TUSCALOOSA, AL - NOVEMBER 10: Xavier McKinney #15 of the Alabama Crimson Tide knocks down a pass by Nick Fitzgerald #7 of the Mississippi State Bulldogs at Bryant-Denny Stadium on November 10, 2018 in Tuscaloosa, Alabama.
(Photo by Kevin C. Cox/Getty Images)

The addition of rookie Xavier McKinney is one of the reasons to believe the New York Giants defense can be better this year.

Jason Leach

If you’re a New York Giants fan, regardless of your age, you know the team has been at its best when they’ve had a dominant and intimidating defense. It’s been years since the Giants had a respectable defense, let alone a dominant one.

The Giants defense has ranked 31st, 24th, and 25th in total defense over the last three seasons.

New defensive coordinator Patrick Graham has a tall task in front of him. Bringing the defense back to respectability will be no small accomplishment. Graham was the team’s defensive line coach from 2016-2017 before spending the 2018 season as the Packers linebackers coach and run game coordinator, and finally, last season he was the defensive coordinator for the Miami Dolphins.

If Graham is going to turn the defense around, he’ll rely heavily on rookie Xavier McKinney.

The Giants took McKinney in the second round (36th overall) this past draft after he played three seasons with Alabama. After playing primarily as a backup and special teams player as a freshman, he became a starter as a sophomore, tallying 74 tackles, three sacks, and two interceptions.

His final season at Alabama would be his best when he was named First-Team All-SEC, finishing the season with 95 tackles, three sacks, and three interceptions.

Many felt McKinney was the best safety in this draft and should have been a first-round selection. So for the Giants to get him in the second round appears to be the steal of the draft.

McKinney is expected to be the starting free safety next to strong safety Jabrill Peppers when camp opens. But McKinney is a versatile defensive back who can play either safety position as well as in the slot. As evidenced by the six sacks he had in his last two seasons as Alabama, he’s an excellent blitzer who can provide additional pressure on opposing quarterbacks.

Graham will use McKinney’s versatility to keep opposing offenses guessing on where he’ll be lined up from play to play, and what role he’ll play in a scheme. Alongside Peppers, another versatile safety, the Giants should be able to keep teams on their toes.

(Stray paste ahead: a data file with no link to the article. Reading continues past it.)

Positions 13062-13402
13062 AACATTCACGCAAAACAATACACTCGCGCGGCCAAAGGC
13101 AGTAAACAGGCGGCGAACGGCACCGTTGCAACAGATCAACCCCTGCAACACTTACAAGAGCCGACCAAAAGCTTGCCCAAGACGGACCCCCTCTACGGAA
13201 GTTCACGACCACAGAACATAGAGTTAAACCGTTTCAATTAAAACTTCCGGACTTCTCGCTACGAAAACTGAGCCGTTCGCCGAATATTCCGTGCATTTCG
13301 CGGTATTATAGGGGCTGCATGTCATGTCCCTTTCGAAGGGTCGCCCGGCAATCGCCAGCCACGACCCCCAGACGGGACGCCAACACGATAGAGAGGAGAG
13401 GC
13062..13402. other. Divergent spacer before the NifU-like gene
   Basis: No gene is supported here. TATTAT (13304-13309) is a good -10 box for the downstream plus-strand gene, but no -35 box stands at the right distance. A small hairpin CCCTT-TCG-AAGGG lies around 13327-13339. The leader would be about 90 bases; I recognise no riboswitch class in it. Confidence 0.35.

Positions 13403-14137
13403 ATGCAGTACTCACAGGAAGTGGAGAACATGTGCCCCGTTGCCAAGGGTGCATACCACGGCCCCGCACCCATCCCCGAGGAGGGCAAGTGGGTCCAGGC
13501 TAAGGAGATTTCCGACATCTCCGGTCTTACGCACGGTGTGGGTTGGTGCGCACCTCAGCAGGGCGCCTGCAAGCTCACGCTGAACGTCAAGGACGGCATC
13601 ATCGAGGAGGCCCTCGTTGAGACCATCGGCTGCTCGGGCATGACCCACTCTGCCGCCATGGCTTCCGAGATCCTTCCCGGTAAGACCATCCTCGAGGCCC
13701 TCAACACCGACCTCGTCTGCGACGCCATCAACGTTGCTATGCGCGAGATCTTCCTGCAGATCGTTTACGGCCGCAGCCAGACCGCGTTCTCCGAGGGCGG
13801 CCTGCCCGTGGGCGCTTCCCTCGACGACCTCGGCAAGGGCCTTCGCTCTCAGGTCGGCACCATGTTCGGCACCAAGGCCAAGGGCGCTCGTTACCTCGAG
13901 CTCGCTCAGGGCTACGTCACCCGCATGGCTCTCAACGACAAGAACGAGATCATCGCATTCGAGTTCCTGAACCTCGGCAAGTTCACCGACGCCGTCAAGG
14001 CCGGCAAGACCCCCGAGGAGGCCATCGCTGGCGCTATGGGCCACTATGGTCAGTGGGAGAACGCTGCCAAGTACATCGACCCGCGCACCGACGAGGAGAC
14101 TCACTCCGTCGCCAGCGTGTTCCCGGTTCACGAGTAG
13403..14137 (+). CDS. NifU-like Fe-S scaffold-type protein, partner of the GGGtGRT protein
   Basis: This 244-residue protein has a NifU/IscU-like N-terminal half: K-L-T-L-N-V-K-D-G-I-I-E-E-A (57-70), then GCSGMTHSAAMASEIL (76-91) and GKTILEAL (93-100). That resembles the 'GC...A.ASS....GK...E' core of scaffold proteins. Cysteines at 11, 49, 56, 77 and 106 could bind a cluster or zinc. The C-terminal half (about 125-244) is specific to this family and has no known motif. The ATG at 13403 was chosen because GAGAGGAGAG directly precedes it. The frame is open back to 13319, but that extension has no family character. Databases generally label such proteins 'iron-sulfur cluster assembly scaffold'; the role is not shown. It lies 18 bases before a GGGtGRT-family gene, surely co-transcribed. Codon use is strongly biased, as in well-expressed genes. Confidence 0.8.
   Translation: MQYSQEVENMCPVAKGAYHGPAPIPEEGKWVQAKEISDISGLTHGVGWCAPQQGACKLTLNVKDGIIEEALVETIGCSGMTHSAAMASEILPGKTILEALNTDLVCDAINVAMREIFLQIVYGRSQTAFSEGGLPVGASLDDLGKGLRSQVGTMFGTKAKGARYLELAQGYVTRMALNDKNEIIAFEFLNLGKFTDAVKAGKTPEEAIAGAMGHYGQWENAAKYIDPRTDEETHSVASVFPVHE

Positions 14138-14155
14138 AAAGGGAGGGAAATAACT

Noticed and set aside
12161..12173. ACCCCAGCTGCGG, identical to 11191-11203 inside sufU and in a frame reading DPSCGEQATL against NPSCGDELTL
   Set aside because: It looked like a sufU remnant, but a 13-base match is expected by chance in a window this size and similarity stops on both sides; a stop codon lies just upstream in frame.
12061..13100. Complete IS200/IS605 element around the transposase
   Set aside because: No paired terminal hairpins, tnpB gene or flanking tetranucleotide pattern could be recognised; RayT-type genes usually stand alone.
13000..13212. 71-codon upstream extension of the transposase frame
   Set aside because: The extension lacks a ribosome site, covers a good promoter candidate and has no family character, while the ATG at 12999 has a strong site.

The 6-foot 201-pound McKinney will also play a pivotal role in resolving an issue that has plagued the Giants for years—covering tight ends.

Additionally, the Giants are hoping that he can be the ballhawk they desperately need in the secondary. Last season, the defense came away with only 10 interceptions, and four of those were by cornerback Janoris Jenkins, who the Giants cut in December. The best way to stop opposing offenses is to force turnovers, and if McKinney can come away with a couple of interceptions, it will help the defense become a much better unit overall.

Just as is the case with all rookies, McKinney has not had the benefit of being on the practice field for rookie camp, OTAs, and minicamp to get acclimated to his teammates and defensive schemes. But being coached by perhaps the greatest college coach of all-time in Nick Saban for three years will have McKinney as ready as any defensive rookie in the league.

McKinney has a high ceiling and many are projecting he could be in the running for Defensive Rookie of the Year or possibly be voted to the Pro Bowl. Time will tell if he can achieve these accolades, but one thing is for sure—he’s a welcomed addition to the defense, one that was in desperate need of a playmaker.

Jason's first love was football while growing up in northern New Jersey. For the past three years, he has covered the New York Giants, as well as several boxing events along the East Coast.